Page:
According to Ripple CEO Brad Garlinghouse, the long-drawn-out battle between Ripple and the United States Securities and Exchange Commission is nearing its conclusion — but it could still take many months.
Ripple’s native token, XRP (XRP), has been on a tear over the past month thanks to increased speculation about a successful resolution to the case before the end of the year.
On Oct. 11, Garlinghouse told panelists at the DC Fintech Week conference that he expects the case against the firm to come to a conclusion in the first half of 2023 but admitted that it was hard to predict.
The action by the U.S. securities regulator was initially filed in December 2020 and accused the company of conducting an unregulated securities sale with its XRP token. It has been a long drawn-out affair, and Garlinghouse said that it was a bellwether case for the U.S. and wider crypto industry. He added that it will be fully briefed and in front of the judge by mid-November.
“Federal judges work at their own pace,” he stated, before adding, “Optimistically, we’re talking about three to four months. Pessimistically, it could be longer than that.”
Garlinghouse also referenced former SEC Division Director William Hinman’s 2018 speech about Ether (ETH) not being a security and said that the judge had ordered the SEC to hand over the details six times. On Sept. 29, a small victory for Ripple was finally won regarding these elusive transcripts finally being handed over once and for all.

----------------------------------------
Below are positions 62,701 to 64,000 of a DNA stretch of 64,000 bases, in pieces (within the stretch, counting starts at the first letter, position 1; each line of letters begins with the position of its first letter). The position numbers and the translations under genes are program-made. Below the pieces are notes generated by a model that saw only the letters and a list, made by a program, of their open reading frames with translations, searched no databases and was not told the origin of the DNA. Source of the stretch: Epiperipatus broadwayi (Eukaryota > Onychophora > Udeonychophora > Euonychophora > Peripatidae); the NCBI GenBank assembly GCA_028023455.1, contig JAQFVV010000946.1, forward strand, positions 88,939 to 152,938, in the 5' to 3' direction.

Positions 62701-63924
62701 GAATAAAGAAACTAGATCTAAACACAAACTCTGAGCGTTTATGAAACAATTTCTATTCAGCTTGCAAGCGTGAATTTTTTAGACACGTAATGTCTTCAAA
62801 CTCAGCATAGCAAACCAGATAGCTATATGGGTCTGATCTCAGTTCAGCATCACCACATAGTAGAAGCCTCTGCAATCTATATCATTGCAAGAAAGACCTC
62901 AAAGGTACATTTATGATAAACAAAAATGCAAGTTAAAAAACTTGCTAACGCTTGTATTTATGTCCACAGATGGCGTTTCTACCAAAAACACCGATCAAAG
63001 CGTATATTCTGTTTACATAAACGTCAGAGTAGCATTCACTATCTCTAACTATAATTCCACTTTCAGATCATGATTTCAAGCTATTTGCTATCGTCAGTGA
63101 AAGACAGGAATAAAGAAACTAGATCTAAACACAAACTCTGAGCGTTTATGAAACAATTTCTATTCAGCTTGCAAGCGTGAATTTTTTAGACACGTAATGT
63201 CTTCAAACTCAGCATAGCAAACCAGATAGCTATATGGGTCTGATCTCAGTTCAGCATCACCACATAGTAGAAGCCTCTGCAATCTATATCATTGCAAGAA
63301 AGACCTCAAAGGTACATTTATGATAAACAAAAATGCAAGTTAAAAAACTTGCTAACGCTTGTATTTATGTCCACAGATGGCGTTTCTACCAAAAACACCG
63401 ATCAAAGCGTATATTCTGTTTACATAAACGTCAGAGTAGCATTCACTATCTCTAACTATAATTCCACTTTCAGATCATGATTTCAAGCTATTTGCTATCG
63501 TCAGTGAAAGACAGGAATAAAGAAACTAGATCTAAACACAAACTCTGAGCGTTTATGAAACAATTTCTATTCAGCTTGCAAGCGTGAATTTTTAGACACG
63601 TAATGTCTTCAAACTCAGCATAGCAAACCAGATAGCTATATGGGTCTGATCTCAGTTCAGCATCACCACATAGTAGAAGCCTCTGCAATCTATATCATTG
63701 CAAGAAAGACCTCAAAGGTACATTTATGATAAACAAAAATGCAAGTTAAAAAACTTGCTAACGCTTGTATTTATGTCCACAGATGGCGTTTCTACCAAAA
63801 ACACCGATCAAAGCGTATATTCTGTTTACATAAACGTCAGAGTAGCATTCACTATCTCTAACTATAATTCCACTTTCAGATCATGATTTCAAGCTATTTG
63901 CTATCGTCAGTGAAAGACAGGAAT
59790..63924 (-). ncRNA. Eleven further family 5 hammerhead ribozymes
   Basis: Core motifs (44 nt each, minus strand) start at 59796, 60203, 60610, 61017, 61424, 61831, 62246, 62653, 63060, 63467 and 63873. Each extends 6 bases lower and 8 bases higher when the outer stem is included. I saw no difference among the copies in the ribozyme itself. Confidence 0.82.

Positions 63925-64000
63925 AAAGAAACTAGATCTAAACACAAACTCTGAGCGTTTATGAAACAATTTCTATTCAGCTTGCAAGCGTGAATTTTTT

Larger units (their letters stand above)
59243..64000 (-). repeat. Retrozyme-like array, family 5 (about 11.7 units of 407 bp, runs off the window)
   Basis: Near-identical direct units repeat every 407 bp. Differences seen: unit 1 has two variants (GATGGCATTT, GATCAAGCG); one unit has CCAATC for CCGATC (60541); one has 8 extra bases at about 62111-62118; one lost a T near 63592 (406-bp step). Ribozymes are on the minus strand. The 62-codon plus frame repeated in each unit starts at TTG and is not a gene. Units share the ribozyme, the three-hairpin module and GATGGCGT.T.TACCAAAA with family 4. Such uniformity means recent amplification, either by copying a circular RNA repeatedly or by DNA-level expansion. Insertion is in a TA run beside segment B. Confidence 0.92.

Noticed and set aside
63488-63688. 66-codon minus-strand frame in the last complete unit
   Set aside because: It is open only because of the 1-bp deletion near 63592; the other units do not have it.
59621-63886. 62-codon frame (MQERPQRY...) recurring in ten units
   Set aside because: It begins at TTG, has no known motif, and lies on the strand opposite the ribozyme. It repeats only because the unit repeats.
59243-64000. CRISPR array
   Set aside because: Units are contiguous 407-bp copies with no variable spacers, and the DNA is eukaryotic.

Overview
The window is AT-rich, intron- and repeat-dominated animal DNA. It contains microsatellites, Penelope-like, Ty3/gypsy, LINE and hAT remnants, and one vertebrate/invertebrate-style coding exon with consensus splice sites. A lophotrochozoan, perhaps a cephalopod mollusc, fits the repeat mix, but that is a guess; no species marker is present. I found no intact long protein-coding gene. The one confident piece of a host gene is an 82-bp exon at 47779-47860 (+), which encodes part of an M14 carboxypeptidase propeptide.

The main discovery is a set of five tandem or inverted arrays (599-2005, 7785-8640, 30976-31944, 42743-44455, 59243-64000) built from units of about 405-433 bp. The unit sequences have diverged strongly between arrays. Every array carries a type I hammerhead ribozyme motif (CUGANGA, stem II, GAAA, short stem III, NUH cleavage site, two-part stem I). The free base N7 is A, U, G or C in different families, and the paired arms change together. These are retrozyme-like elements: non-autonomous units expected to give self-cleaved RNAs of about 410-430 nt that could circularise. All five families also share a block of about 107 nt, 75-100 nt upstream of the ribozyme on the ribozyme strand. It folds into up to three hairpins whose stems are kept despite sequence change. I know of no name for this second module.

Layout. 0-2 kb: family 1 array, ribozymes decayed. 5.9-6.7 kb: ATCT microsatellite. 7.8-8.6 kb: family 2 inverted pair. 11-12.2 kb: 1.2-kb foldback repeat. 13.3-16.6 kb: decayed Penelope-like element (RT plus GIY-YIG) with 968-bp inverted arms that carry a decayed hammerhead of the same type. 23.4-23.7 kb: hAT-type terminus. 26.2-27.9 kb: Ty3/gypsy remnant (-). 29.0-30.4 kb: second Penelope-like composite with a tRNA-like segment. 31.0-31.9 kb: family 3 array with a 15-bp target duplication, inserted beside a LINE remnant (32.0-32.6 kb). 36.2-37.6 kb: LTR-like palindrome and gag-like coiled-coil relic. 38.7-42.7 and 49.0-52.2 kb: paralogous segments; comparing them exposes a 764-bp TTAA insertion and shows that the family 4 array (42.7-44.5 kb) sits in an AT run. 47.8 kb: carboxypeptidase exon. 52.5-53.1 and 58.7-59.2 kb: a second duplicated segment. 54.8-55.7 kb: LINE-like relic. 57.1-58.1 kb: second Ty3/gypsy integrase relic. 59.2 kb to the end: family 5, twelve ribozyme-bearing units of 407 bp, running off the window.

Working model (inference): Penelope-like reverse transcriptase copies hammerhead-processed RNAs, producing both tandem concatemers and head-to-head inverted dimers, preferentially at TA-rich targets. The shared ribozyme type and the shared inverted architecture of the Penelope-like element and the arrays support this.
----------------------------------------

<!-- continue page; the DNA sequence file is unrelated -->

The fintech boss said that Ripple would consider a settlement with the SEC, providing that XRP is not classified as a security.
Hoskinson hits back
Meanwhile, Cardano founder Charles Hoskinson has hit back over a barrage of abuse he received from Ripple fans, better known online as the XRP Army. In a video on Oct. 11, he said:
“It came as a tremendous surprise the incredible wave of criticism I received for a single comment which was taken out of context.”
The comment was regarding rumors of a “financial conspiracy” involving the SEC and Ethereum co-founders that have been swirling in the XRP camp. Many Ripple supporters, including Brad Garlinghouse, believe the regulator gave ETH an unfair advantage over XRP at the time due it not being perceived as a security, with the regulator solely targeting Ripple.
Hoskinson claimed that the SEC is after Ripple, not because of corruption or any conspiracies invented by the XRP community but due to a lack of clarity. This irked the XRP Army, which began trolling Hoskinson on Twitter until he decided to block many of them.
The outspoken Cardano founder also got into a battle with Ethereum developers last month over the Merge, claiming it was a flawed proof-of-stake implementation. More recently, in an exclusive interview with Cointelegraph on Oct. 10, Hoskinson was equally critical of both Ether and Bitcoin (BTC).
In related Ripple news, the San Francisco-based fintech firm has expanded its On-Demand Liquidity (ODL) services to France and Sweden. In an announcement on Oct. 11, it was reported that Paris-based payment provider for online marketplaces, Lemonway, would be its new French partner while Swedish money transfer provider Xbaht would facilitate money movement between Sweden and Thailand. Ripplenet’s ODL service uses XRP to provide liquidity for cross-border transfers.
XRP prices, meanwhile, have retreated a further 1.5% over the past 24 hours in a fall to $0.485, according to CoinGecko.